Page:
We suggest stronger emphasis be placed on the need to achieve balanced resolutions by those federal agencies assuming an advisory and regulatory role in the NEPA decision-making process.

Some Suggestions for Improving the Transportation Planning Provisions of ISTEA: By making optional many of the mandates, the States could conform to the spirit of ISTEA while tailoring a process that better meets the needs of the individual state's citizens. For example: eliminating the mandate for management systems has allowed different States to devise systems appropriate to support their decision making.

For the Metropolitan Planning Organizations (MPOs), the requirements for a twenty year project-specific, financially constrained plan should be changed. A twenty year plan should be more realistically based on goals and strategies to establish a direction for planning activities. Such a plan obviously cannot be financially constrained in the strict sense now required.

For the States and MPOs, the public process should be simplified. Instead of encouraging public involvement we have driven people away with the number of meetings we hold. When compounded with the meetings we need for TIP and STIP amendments. We suppress public involvement.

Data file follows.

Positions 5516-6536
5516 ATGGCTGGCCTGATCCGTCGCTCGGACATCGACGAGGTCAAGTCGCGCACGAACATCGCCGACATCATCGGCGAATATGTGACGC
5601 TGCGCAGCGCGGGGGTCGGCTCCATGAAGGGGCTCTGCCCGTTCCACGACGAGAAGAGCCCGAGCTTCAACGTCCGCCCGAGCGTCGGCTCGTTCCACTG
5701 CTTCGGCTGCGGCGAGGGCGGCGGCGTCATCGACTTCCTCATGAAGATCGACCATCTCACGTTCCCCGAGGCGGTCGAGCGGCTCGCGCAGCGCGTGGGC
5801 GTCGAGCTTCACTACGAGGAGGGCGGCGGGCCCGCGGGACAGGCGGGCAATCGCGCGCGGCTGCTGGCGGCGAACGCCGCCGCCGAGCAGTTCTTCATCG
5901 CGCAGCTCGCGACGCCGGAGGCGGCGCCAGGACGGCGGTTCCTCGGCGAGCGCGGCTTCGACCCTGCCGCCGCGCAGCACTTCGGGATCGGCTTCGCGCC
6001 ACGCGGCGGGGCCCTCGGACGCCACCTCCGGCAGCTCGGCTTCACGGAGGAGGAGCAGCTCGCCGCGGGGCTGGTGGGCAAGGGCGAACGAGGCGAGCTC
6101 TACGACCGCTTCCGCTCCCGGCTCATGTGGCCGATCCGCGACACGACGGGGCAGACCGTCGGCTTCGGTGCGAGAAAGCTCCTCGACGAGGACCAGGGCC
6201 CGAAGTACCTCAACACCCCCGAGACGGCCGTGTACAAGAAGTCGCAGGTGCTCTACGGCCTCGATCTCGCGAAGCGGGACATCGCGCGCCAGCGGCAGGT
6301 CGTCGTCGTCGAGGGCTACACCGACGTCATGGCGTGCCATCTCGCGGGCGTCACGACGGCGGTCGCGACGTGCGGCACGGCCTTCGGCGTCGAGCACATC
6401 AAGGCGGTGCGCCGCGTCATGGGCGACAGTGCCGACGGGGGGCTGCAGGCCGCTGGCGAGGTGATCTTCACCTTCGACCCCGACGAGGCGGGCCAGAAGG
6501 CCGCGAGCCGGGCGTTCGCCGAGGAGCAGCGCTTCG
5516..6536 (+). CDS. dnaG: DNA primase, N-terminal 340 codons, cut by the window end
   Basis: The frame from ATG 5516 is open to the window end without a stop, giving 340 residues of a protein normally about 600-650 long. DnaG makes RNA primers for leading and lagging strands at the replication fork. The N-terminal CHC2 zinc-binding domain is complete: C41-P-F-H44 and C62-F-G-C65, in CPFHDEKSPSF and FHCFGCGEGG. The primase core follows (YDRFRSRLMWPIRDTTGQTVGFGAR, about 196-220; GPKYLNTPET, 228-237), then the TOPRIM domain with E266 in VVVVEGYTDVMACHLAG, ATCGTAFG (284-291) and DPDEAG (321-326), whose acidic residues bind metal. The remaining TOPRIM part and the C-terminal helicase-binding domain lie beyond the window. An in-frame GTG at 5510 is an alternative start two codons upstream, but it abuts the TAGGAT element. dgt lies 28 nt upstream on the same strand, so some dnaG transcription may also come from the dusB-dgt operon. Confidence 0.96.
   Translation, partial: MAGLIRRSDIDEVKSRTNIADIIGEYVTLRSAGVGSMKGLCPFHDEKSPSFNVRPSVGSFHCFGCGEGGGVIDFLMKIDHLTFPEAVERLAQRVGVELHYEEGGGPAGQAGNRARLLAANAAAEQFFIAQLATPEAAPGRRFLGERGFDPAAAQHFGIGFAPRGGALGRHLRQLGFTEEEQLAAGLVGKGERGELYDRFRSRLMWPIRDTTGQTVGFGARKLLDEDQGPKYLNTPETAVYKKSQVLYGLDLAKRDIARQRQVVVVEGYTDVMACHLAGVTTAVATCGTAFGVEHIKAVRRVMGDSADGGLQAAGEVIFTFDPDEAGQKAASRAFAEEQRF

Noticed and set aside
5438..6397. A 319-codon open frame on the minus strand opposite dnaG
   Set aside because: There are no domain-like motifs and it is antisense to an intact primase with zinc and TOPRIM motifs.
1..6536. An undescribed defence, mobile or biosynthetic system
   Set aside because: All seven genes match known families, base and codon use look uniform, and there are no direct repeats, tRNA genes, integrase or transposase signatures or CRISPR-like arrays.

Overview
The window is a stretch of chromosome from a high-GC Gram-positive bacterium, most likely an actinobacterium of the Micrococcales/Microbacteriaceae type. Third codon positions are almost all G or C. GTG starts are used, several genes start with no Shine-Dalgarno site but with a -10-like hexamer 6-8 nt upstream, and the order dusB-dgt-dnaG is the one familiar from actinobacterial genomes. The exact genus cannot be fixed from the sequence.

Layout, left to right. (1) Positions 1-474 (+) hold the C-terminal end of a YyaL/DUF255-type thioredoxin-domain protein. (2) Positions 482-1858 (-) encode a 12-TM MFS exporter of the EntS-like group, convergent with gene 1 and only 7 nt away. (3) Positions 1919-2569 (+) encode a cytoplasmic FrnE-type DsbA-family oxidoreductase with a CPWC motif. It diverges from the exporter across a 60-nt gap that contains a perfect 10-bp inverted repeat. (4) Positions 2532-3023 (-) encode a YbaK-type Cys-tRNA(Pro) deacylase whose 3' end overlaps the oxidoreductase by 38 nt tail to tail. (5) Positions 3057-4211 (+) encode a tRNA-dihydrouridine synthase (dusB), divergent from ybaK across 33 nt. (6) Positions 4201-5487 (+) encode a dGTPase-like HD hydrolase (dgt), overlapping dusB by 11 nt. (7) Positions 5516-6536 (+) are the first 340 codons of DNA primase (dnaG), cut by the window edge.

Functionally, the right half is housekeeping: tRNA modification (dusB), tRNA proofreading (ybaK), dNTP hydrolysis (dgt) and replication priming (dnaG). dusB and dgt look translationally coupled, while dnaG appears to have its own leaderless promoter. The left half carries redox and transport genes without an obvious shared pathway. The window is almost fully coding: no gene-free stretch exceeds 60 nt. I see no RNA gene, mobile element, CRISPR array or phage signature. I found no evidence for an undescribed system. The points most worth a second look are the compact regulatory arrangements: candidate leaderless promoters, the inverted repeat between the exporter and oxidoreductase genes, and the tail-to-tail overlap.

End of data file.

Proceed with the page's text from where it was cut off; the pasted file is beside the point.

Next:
We support continuance of the transportation enhancement concept. We suggest, however, that reauthorization enable States an option to process small projects (e.g. under a value of $50,000) as grants, thereby avoiding the disproportionate preparation and overhead costs current procedures create.

New Hampshire continues to support the environmental and planning goals of ISTEA, but we have identified problems associated with the process as it now exits.

The idea of widespread public involvement in transportation planning is commendable. Unfortunately the process has become cumbersome and often confusing to citizens. Rules and interpretations have gotten us off track, stifling both public interest and participation. The result, in many cases, has been to drive away the very people who wanted to participate. Good intentions have been met with skepticism and a lack of support.